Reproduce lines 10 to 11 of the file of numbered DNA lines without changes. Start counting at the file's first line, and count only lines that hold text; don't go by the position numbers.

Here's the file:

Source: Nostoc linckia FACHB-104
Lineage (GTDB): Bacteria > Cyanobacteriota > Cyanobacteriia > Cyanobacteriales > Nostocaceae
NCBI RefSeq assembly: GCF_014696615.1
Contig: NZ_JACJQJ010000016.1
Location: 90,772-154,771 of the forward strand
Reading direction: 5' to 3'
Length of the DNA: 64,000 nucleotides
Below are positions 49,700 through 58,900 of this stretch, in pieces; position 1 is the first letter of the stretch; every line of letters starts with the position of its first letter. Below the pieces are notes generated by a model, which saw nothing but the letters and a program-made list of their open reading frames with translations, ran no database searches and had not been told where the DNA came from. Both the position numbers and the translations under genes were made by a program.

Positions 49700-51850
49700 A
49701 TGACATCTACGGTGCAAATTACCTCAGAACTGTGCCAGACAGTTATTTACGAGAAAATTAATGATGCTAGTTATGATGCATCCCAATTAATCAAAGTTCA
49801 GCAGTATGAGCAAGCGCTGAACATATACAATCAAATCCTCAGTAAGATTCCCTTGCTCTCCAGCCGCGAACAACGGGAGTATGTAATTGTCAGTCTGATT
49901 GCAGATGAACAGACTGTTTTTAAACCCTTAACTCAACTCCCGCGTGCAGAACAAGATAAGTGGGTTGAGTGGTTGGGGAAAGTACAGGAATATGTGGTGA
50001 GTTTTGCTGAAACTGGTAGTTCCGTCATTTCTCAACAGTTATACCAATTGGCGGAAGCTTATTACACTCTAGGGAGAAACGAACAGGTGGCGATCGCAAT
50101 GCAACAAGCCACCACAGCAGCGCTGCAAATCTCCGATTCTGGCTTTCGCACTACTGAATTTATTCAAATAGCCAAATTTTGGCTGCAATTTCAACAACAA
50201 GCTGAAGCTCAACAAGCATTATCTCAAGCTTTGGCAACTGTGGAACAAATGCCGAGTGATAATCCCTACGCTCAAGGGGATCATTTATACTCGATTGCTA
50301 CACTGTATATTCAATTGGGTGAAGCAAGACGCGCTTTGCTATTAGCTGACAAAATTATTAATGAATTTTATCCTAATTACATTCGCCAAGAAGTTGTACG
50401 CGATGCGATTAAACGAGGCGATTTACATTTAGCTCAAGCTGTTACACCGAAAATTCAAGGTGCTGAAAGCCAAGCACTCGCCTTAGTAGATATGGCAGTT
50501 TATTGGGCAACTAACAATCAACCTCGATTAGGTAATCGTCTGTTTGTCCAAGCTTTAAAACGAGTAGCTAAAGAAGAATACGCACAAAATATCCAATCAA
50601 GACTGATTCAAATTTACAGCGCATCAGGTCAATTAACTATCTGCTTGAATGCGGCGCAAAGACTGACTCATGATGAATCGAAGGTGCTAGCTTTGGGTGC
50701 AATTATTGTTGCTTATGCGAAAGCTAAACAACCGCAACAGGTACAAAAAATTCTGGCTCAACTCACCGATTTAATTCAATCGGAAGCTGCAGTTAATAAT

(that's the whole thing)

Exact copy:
49700 A
49701 TGACATCTACGGTGCAAATTACCTCAGAACTGTGCCAGACAGTTATTTACGAGAAAATTAATGATGCTAGTTATGATGCATCCCAATTAATCAAAGTTCA